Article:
Attendees and presenters at the conference will continue to fight for better local transit, more rail service, and for Amtrak to continue serving the region and the nation. The people at RUN who planned and presented the conference hope the event will help equip attendees to pursue these objectives even more effectively than before.

David Peter Alan is a member of the RUN Board of Directors and of the committee that planned the conference. To learn more about RUN, visit their web site, The date and location of next year’s conference will be announced there.

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NEWS ITEMS... News Items...  

House And Senate Appoint Conferees To Negotiate
Final Surface Transportation Authorization Bill

From The American Public Transportation Association (APTA)

This past week, the House of Representatives passed a bill (H.R. 4348) authorizing another 90-day extension of transit and highway law (SAFETEA-LU) through September 30, 2012. At the time of the vote, House Republican Leadership explained that the 90-day extension was not intended to result in another short-term extension of existing law, but rather as a vehicle to get to a conference committee with the Senate, where the two chambers of Congress will negotiate a final multi-year surface transportation bill. This week, both the Senate and the House of Representatives named conferees to the committee.

The Senate named fourteen Senators to the conference committee. Barbara Boxer (D-CA) will chair the committee, and will be joined by fellow Democrats Max Baucus (MT), Jay Rockefeller (WV), Dick Durbin (IL), Tim Johnson (SD), Chuck Schumer (NY), Bill Nelson (FL) and Robert Menendez (NJ). The six Republican Senators named to the committee include: James Inhofe (OK), David Vitter (LA), Orrin Hatch (UT), Richard Shelby (AL), Kay Bailey Hutchison (TX), and John Hoeven (ND).

House Conferees were appointed to negotiate on provisions of the legislation specific to the committees on which they serve. On the House side, the relevant committees are: Transportation and Infrastructure; Energy and Commerce; Natural Resources; Science, Space and Technology; and Ways and Means. On Wednesday, April 25, 2012, the Speaker named thirty three Representatives to the conference committee. The twenty Republican Members include: John Mica (FL), Don Young (AK), John Duncan (TN), Bill Shuster (PA), Shelley Moore Capito (WV), Rick Crawford (AR), Jaime Herrera Beutler (WA), Larry Buschon (IN), Richard Hanna (NY), Steve Southerland (FL), James Lankford (OK), Reid Ribble (WI), Fred Upton (MI), Ed Whitfield (KY), Doc Hastings (WA), Rob Bishop (UT), Ralph Hall (TX), Chip Cravaack (MN), Dave Camp (MI) and Patrick Tiberi (OH). The remaining thirteen are Democrats: Nick Rahall (WV), Peter DeFazio (OR), Jerry Costello (IL), Jerrold Nadler (NY), Corrine Brown (FL), Elijah Cummings (MD), Leonard Boswell (IA), Tim Bishop (NY), Henry Waxman (CA), Ed Markey (MA), Eddie Bernice Johnson (TX), Earl Blumenauer (OR) and Del. Eleanor Holmes Norton (DC).

The committee’s first meeting is scheduled for May 8, 2012. There are a number of important issues to work out, but initial discussions will likely involve matters related to the scope of issues to be considered during the conference. One contentious provision relates to the approval of the permit for the Keystone XL pipeline that was included in the House extension.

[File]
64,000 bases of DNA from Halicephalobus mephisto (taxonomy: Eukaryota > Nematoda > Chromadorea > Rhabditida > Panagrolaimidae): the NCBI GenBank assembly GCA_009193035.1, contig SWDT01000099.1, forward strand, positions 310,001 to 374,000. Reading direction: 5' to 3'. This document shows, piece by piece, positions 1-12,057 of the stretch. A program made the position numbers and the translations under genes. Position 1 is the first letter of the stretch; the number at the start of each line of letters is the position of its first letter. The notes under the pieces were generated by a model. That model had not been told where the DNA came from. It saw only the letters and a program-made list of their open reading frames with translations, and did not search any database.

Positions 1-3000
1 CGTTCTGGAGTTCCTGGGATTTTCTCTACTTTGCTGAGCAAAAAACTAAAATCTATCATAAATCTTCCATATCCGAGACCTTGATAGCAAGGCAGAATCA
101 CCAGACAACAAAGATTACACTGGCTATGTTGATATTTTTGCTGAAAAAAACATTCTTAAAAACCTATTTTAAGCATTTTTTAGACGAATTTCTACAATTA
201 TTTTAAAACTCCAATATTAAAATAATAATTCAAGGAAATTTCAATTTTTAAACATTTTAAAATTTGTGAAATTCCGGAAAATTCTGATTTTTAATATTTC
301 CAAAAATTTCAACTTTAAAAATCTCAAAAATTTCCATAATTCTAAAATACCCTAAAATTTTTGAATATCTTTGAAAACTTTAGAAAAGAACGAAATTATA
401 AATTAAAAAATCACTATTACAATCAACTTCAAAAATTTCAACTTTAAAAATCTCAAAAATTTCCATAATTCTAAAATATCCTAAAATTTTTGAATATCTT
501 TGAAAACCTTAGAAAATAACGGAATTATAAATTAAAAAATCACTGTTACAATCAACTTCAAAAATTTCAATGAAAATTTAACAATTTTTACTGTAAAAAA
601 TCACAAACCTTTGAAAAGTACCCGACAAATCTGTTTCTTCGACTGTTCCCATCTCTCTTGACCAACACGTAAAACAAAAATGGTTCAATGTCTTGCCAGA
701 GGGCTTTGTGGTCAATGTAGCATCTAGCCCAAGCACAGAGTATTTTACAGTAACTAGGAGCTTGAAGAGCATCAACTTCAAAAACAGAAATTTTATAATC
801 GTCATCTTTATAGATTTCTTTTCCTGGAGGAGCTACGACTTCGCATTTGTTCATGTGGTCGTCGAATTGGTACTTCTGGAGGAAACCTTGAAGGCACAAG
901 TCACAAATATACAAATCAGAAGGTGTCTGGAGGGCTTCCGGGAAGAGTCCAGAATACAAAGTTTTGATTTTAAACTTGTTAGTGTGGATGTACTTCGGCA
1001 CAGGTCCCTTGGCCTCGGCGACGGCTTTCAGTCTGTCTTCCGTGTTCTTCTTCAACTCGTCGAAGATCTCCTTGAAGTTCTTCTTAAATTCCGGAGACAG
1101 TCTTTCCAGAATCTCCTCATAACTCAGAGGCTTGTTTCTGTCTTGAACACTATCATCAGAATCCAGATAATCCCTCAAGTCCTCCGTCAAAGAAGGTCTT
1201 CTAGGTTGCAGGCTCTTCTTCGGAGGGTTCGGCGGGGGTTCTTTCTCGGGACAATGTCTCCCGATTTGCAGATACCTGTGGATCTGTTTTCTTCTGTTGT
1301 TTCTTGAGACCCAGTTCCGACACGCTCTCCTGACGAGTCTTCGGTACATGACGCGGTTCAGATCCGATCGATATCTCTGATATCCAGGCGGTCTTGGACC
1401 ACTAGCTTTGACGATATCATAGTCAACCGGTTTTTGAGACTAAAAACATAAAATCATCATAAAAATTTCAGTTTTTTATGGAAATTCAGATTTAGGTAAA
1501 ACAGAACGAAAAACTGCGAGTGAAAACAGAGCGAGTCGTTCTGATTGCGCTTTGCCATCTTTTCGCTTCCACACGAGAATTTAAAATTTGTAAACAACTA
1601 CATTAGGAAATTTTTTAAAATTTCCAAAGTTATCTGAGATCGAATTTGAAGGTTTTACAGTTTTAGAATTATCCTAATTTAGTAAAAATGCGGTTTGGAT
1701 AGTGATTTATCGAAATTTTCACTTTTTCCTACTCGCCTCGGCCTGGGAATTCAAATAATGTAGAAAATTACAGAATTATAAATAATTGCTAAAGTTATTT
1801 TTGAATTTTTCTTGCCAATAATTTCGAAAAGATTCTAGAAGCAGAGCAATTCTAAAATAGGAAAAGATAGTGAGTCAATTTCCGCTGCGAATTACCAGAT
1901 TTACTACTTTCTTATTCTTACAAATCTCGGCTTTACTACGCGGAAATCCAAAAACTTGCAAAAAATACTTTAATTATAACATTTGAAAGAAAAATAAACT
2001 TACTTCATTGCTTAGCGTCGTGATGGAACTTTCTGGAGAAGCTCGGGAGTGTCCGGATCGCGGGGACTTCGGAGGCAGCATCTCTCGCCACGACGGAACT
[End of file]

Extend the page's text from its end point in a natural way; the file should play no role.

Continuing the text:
There is optimism that this move to a conference committee on the legislation allows for continued momentum toward passage of a multi-year surface transportation authorization bill. However, the House and the Senate calendars diverge somewhat through the rest of the calendar year, meaning their availability to meet as an entire group will be somewhat limited.


APTA Members with Representatives or Senators who have been appointed to the House-Senate Conference Committee should contact them and urge their support for a strong Federal commitment to public transportation in the final negotiated bill. APTA is developing a more detailed letter to conferees that will be posted on the APTA website when it is sent.

Senate Appropriations Committee Completes Consideration of the Fiscal Year (FY) 2013 Transportation-HUD Spending bill

Meanwhile, the yearly appropriations process has continued. The Senate Appropriations Committee quickly followed the April 17, 2012 subcommittee mark-up of the Transportation, House and Urban Development, and Related Agencies appropriations bill with a full-committee mark-up on April 19, 2012. The full-committee made appropriations based on SAFETEA-LU levels in the current extension and on the assumption that current funding levels would continue to be authorized through Fiscal Year 2013. As the new authorization law is just now entering conference committee, it is unclear how the final appropriations bill for the year will be affected. Further details on the bill will be provided next week.

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HIGH-SPEED LINES... High-Speed Lines...  

Bidding Begins For First 130 U.S.
Standard High-Speed Rail Cars

From The Chicago Tribune As Reported By John Hilkevich

CHICAGO --- The Chicago Tribune’s Jon Hilkevitch reports that bidding has opened on April 20 for companies in the U.S. to submit proposals to manufacture approximately 130 high-speed passenger rail cars, including 88 for Illinois and neighboring Midwest states. Cars are to be delivered in 2015.